Whether it’s a case of a blind squirrel finding real acorns or a maligned activist coming into her own with important revelations, new questions raised about the Shelby County Election Commission by controversial Seattle-area voting-rights activist Bev Harris may well cause serious investigations and important procedural changes.
Allegations from Harris last week that hundreds of Shelby County voters — almost all black Democrats — have had their voting history erased have put Election Commission officials on the defensive and prompted a demand from 9th District congressman Steve Cohen Sunday that the U.S. Department of Justice and Tennessee State Election Coordinator Mark Goins look into her charges. “The ballot must remain free and open to all,” said Cohen, who had made similar requests for DOJ scrutiny following a glitch in the August 2010 countywide election that caused several hundred voters to be turned away, at least temporarily, after an erroneous early-voting list had been fed into the county’s electronic voting log.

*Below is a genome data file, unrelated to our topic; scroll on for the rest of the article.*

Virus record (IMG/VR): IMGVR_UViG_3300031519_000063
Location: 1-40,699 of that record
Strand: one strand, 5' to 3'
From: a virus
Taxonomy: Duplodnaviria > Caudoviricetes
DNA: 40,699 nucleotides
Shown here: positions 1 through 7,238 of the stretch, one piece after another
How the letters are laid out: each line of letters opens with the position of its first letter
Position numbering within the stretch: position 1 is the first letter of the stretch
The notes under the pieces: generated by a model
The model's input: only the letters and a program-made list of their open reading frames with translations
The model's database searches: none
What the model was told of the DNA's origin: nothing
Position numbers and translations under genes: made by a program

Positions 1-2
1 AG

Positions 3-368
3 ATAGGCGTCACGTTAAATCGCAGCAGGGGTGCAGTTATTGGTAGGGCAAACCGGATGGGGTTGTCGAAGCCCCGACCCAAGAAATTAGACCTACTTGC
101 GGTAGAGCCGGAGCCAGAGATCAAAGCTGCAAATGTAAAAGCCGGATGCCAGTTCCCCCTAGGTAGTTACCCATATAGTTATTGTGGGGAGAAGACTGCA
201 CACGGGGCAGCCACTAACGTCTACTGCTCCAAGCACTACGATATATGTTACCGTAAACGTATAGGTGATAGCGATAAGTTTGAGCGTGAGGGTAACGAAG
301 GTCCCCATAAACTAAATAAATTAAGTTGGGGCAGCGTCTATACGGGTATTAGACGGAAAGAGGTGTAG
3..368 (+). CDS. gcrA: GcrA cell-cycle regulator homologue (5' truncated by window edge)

Subsequently, a slate of losing Democratic candidates in that election filed suit to force new elections, and Harris was one of several consultants called in to aid the litigants. She helped prepare a comprehensive list of alleged irregularities but was not recognized as a proper authority by Chancellor Arnold Goldin, nor did attorneys for the plaintiffs avail themselves of her most sensational accusations, some of which imputed illegal intentions to the Election Commission. Goldin would ultimately dismiss the suit summarily.
Harris, whose Black Box Voting blog attempts to monitor election irregularities nationwide, has remained in touch with Shelby County Democrats who are appealing that decision and has stepped-up her attentions to local voting issues of late.